WSJ Contest – January 5, 2018

untimed (Evad) 


Matt Gaffney’s Wall Street Journal contest crossword, “Opposite Day”—Dave Sullivan’s write-up

WSJ Contest – 1/5/18 – “Opposite Day”

Rather unusual instructions this week for our meta solution; we’re looking for a word that does not describe this week’s contest. Well, that could be pretty much anything–let’s hope that word isn’t easy! Five theme answers seem to be involved as well as five other shorter words that have two numbers in parentheses after their clues. Let’s begin with the longer entries:

  • 17a. [A celebrity may secretly desire one], NORMAL LIFE – who is to say what is normal these days?
  • 26a. [“Awesome!”], COOL BEANS – an awesome phrase in my book, if a bit dated
  • 35a. [Debater’s weapon], LOGICAL ARGUMENT – I was on my high school’s forensic team for much of my junior and senior years; one year the topic concerned scarce world resources. I remember our cases involved protein sources other than meat, the tropical legume known as a winged bean was one of my favorites.
  • 48a. [Longtime Cubs supporters, e.g.], LOYAL FANS – that loyalty paid off in 2016 with a World Series win!
  • 57a. [Stuff in a barrel, maybe], TOXIC WASTE – why does this video come to mind?

The five shorter entries are: BLIP, BALI, SIDES, NONOS and MUNI. So with a strong hint from the title, I started to think of opposites of the words in the longer entries. WARM is the opposite of COLD, DEATH for LIFE, SALUTARY for TOXIC, etc., but these seemed a bit imprecise. Speaking of im-precise, though, it got me thinking that these first words could be negated by putting a prefix in front of them–ABNORMAL, UNCOOL,

Then, if you look at the five shorter entries, you can find these prefixes hidden within. The next problem, though, was how do you use those prefixes and the enumerations to come up with the meta solution? Well, on “Opposite Day,” it’s appropriate to do just the opposite, and use the letters left over from each of these shorter words, leaving 2 letters in each case. Put them in that numeric order, you get IMPOSSIBLE, which, at least for this solver, does NOT describe the puzzle.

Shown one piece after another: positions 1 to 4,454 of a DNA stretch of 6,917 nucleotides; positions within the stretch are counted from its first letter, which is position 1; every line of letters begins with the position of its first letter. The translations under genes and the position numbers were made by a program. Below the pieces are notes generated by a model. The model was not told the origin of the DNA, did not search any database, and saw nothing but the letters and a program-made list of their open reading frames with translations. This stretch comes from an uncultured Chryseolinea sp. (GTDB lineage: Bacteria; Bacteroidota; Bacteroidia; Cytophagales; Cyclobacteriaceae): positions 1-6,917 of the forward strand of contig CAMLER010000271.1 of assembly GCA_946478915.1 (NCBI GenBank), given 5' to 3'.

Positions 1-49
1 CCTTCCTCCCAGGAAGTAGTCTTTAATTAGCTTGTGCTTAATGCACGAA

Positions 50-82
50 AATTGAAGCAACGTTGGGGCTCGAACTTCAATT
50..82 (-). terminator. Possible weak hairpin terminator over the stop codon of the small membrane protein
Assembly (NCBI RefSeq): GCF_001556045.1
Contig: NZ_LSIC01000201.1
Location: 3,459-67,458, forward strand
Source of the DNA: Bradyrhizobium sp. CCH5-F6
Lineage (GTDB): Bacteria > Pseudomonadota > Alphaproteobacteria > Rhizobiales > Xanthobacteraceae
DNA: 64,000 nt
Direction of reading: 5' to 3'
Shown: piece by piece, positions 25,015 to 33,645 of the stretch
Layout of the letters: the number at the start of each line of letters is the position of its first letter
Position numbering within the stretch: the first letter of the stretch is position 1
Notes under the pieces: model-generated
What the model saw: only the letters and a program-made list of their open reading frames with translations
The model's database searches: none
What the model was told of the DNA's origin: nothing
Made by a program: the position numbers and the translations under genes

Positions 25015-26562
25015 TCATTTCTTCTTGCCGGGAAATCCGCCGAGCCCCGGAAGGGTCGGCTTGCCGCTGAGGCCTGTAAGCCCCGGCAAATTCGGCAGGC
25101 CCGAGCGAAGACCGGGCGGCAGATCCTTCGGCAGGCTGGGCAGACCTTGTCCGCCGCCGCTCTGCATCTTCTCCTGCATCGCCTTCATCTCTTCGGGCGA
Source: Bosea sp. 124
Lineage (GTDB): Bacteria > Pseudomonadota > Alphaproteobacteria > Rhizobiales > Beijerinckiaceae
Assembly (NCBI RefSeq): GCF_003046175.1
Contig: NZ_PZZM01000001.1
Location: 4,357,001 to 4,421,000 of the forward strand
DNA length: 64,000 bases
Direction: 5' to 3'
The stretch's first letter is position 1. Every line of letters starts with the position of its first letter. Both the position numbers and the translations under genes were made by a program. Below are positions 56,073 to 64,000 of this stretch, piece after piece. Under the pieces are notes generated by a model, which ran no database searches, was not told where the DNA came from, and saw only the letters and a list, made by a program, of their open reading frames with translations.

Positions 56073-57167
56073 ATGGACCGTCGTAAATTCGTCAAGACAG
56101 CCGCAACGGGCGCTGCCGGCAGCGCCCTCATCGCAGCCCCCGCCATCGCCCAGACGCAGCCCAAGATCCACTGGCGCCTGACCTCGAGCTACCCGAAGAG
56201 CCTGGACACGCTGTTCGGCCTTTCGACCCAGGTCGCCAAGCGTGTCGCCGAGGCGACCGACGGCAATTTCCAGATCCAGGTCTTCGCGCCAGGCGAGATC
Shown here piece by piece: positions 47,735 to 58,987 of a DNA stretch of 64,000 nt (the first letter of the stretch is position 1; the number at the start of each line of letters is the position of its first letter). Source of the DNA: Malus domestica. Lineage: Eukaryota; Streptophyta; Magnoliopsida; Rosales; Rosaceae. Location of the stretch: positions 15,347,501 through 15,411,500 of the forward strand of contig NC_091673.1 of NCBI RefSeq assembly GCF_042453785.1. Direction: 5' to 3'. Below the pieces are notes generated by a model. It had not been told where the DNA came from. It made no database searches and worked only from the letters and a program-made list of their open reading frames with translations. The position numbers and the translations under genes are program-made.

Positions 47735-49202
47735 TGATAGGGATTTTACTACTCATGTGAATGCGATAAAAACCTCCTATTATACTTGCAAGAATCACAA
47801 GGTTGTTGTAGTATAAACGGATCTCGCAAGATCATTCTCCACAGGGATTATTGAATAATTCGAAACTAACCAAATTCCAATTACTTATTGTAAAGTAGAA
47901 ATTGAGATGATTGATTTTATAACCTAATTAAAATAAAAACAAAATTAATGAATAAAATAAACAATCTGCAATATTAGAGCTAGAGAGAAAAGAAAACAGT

Other bits I enjoyed: the crossing of [Glasses, humorously] for SPEX and [Photos, amusingly], for PIX at that X. EVANESCE is a nice word, as well as the “Swedish mini-theme” of ABBA and IKEA.

Since this is opposite day, I’ll say that I really hated this one. =8*)

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12 Responses to WSJ Contest – January 5, 2018

  1. Jon says:

    I was not even close. Never in a millions years would I have seen the prefix association for the 1st word of the long theme entries.

    I’m glad Matt didn’t chose this meta for his week 5 MGWCC last week or for sure my streak would have been broken.

    • Jon says:

      Also, I want to point out that the hidden prefixes in the shorter fills with the parenthesis clues aren’t all consistent for all 5. It appears 4 out of the 5, the prefix is hidden going backwards (or opposite the normal direction) while 1 of them – the UN – goes the same direction.

      • 3 out of 5, technically, since the NON- of NONOS goes both ways. But even if it were 4 out of 5, that wouldn’t have bothered me at all. That Matt could keep the fill pretty smooth despite working with this much theme material — while having the leftover letters of the short entries spell something relevant — is very impressive.

        • RPardoe says:

          The 3 out of 5 that are in reverse order also have the parenthetical numbers in declining order. So perhaps the “numerical order” direction of the parenthetical references was a clue to the direction of the prefix?

          Or just an amazing coincidence?

  2. JohnH says:

    Did I miss an explanation of the parenthetic numbers? They’re pretty much all I looked it, such as a way to convert MUNI into a phrase of two- and seven-letter words. Never found it.

    • joon says:

      the parenthetic numbers provide an ordering, as implied by the fact that each number from 1 to 10 appears exactly once. each short theme answer had two letters left over after taking out one of the negating prefixes; the two numbers told you how to order those remaining letters to spell out the final answer.

  3. azmat says:

    Clunk not a click led to the answer. Opposite day= opposite ends of the 5 short words. Using the numbers in clue order gave me IMPNSSIBBS–Only only 1 word made sense. The mistaken ‘O’, ‘L’ & ‘E’ were all in the short words….so submitted IMPOSSIBLE without further thought. Actual extraction was quite slick.

  4. Matthew G. says:

    This was really great. I kept trying to find opposites of the adjectives but the much more elegant idea of adding prefixes did not occur to me. 4.5 stars even though I didn’t get it.

  5. Scott says:

    I liked this one but I failed to get it. I solved this on my mobile (not on paper) and promptly forgot about the parenthetical numbers. I had all the prefixes and saw the associated entries but failed to work it out to the conclusion. My bad!

  6. austin says:

    i solved pretty quickly only from looking at the parenthetical numbers. then took me like 10 minutes to figure out HOW it was correct lol

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